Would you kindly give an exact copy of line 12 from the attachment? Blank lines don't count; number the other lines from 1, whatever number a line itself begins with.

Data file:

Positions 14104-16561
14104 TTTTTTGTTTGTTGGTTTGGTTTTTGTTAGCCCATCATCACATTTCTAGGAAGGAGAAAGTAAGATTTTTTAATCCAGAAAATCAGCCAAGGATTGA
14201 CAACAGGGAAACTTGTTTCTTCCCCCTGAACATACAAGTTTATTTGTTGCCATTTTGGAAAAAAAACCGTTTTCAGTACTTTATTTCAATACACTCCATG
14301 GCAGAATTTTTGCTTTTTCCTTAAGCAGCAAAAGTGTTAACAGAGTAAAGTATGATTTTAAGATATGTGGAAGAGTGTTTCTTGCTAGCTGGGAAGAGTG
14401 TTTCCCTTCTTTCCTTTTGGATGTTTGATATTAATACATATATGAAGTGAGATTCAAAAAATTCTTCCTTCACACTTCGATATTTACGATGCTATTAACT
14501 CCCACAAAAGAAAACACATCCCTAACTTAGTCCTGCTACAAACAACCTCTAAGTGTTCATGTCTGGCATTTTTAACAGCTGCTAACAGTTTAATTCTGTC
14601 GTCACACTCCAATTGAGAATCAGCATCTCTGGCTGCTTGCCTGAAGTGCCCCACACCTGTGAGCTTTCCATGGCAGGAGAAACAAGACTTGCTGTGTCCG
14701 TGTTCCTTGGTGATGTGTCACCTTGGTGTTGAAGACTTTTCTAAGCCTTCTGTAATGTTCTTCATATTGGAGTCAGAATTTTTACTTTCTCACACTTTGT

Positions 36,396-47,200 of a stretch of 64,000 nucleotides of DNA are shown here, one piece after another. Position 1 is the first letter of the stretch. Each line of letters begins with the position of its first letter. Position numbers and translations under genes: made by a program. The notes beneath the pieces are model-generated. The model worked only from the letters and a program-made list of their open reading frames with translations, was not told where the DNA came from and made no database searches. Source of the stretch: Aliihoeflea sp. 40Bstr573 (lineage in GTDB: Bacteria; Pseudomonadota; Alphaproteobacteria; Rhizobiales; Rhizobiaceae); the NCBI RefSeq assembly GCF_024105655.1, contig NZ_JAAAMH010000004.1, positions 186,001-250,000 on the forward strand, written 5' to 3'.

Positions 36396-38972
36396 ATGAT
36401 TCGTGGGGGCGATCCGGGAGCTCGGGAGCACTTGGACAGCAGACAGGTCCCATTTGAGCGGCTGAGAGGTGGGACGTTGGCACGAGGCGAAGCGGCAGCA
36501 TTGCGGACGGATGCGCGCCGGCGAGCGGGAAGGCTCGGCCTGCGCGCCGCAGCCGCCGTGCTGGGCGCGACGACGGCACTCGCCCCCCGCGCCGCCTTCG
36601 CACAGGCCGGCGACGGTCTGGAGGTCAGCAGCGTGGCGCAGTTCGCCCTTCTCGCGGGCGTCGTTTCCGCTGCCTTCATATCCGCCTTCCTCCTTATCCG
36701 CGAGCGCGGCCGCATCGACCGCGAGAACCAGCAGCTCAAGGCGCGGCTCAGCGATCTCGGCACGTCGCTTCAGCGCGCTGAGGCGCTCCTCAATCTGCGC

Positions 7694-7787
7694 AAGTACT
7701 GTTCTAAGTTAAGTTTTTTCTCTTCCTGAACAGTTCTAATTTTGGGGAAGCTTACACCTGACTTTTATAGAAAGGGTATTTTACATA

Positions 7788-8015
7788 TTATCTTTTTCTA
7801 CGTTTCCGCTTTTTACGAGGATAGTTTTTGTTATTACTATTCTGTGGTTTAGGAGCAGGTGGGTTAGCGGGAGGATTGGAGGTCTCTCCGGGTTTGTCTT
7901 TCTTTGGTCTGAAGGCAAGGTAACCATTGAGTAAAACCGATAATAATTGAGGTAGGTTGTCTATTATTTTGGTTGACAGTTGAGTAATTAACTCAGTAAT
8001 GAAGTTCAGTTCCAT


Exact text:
36401 TCGTGGGGGCGATCCGGGAGCTCGGGAGCACTTGGACAGCAGACAGGTCCCATTTGAGCGGCTGAGAGGTGGGACGTTGGCACGAGGCGAAGCGGCAGCA